Public-Private School Debate Rages After School Adds 12 Girls to Face Catholic Team

Bishop McCort Catholic was scheduled to host its first-ever wrestling match on Thursday night, and the Johnstown school already was making headlines across the wrestling world – and possibly could have outside of it if the match hadn’t been postponed by inclement weather.

A move by a rival school would have forced Bishop McCort to forfeit weight classes in a dual meet by using females who have never wrestled a varsity match and would have, presumably, taken the spot of regular varsity starters in some instances. A 2014 ruling by Pennsylvania’s Roman Catholic bishops states that “Under no circumstances may Catholic school, parish, CYO or club athletes wrestle someone of the opposite sex.”

The Crimson Crushers’ opponent, Westmont Hilltop, has added 12 female wrestlers to its roster since the start of the season. If an opponent sends a female to the mat, Bishop McCort must forfeit that match.

According to the ruling “In the event a match is scheduled with someone from the opposite sex from an opposing team, the Catholic school, parish, CYO or club athlete will either have to forfeit the match or negotiate the match with the opposing team, so a female wrestler does not wrestle one of our athletes.”

That’s unlikely to happen given the atmosphere surrounding the dual and what appears to be a deliberate attempt to use the rule against Bishop McCort.

The Crimson Crushers are in their first season as a varsity program, but this is not your average startup. Bishop McCort has a pair of returning PIAA runners-up in Anthony Walters and Josiah Jones. Two other wrestlers – Carnell Andrews and Ethan Kelly – also attend Bishop McCort and were state qualifiers last season. Each has attended Bishop McCort for years but made it to Hershey through a co-op with … you guessed it … Westmont Hilltop.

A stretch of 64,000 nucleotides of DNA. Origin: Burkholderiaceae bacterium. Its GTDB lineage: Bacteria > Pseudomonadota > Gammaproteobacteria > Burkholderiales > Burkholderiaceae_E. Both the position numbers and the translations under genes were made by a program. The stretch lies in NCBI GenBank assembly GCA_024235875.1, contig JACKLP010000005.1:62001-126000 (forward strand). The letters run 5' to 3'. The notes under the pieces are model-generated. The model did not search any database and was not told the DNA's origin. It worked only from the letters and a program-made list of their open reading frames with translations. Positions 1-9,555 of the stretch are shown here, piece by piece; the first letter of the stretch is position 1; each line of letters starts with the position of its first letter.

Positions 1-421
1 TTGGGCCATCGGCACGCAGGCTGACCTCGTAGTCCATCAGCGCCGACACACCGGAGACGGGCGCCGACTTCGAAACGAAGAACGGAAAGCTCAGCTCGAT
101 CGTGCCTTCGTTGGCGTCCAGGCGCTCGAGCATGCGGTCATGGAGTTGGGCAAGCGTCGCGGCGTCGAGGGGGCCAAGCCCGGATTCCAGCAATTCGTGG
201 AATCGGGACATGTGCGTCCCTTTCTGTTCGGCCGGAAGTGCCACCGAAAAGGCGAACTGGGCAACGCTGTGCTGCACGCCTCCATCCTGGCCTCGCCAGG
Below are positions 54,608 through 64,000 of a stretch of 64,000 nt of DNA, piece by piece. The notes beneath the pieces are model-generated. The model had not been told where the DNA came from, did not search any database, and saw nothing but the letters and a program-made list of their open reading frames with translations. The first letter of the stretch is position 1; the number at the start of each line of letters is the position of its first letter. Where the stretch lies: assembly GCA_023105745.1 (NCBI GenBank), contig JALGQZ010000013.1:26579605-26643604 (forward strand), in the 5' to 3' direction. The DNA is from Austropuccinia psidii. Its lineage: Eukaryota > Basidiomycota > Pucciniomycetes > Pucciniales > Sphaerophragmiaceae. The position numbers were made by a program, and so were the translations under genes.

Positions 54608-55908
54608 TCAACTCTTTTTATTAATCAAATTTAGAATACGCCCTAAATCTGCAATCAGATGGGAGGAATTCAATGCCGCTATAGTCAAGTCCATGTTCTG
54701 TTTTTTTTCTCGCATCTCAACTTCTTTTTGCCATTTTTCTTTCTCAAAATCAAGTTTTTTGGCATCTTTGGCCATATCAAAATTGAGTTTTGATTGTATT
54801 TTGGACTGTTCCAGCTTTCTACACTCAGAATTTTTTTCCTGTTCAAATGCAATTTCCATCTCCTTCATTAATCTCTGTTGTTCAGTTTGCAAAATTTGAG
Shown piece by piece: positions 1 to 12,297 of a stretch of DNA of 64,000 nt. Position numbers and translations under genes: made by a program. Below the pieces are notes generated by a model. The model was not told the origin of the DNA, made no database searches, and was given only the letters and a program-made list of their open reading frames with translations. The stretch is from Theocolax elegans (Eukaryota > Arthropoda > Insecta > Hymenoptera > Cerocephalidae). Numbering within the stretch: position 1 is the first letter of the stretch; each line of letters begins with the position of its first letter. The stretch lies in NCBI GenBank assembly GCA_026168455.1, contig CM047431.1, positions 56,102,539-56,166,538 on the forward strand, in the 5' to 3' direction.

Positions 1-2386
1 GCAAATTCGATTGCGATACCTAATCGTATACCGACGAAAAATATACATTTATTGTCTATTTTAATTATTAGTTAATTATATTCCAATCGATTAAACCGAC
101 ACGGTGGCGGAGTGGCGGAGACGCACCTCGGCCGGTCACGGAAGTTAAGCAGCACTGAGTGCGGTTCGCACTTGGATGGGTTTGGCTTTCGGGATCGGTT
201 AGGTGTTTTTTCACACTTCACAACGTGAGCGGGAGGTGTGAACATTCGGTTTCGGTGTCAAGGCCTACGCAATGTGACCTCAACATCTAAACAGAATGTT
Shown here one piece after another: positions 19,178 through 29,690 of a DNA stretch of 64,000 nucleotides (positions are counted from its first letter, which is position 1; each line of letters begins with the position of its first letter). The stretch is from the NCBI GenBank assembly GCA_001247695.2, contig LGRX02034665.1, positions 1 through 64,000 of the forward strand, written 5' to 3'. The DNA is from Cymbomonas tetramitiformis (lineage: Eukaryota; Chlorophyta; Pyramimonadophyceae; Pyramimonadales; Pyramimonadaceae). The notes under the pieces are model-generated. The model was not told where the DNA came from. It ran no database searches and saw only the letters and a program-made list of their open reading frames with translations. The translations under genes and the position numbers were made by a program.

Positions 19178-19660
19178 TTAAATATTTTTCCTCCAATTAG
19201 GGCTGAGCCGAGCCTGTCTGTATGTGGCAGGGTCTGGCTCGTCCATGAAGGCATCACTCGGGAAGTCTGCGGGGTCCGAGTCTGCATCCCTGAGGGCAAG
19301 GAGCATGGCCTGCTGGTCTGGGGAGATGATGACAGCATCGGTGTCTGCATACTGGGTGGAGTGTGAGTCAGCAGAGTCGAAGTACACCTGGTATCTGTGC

In a highly contentious move, Bishop McCort tried to end its co-op with Westmont Hilltop prior to last season to start its own program, but the nearby school refused to let the Crimson Crushers out of the deal early. Instead, the contract expired after the season and Bishop McCort raised nearly $250,000 to build a wrestling-only practice facility.

The school made a splashy hire in coach Shad Benton, a former Division II national champion at Pitt-Johnstown, and put together a schedule that includes a dual meet with Wyoming Seminary plus tournament dates at King of the Mountain, POWERade, Escape the Rock and the Brookville Ultimate Duals.

Since those announcements, Kaden Cassidy – one of the Top Incoming Freshmen – and a few other wrestlers have enrolled at Bishop McCort. Cassidy is from Bedford – about 45 miles from Johnstown – while some of the other new student-athletes are from nearby school districts.

Those moves drew howls of protests from Johnstown-area wrestling fans who accuse the Catholic school of recruiting, although none has offered any proof of wrongdoing.

Many public school fans and parents – those outside of Westmont Hilltop and many with no connection to wrestling – expressed support for the Hilltoppers on social media, saying that the move would be a way to protest the what they see as an unfair advantage because private schools do not face the same geographic limitations that public schools do.

Bishop McCort won its first dual meet on Tuesday and, although the Crimson Crushers likely have too many holes in their lineup this season to win a dual-meet title, they do have enough individual firepower to contend in postseason tournaments.

Westmont Hilltop coach Matt Beaujon, who declined to be interviewed, has been very successful over the years and is widely regarded as one of the best dual-meet strategists in District 6. He hasn’t been afraid to make unpopular moves, however, and he was suspended for the final month of the 2007-08 season after he pulled his team from the District 6 dual-meet championship after a controversial loss to Mount Union.

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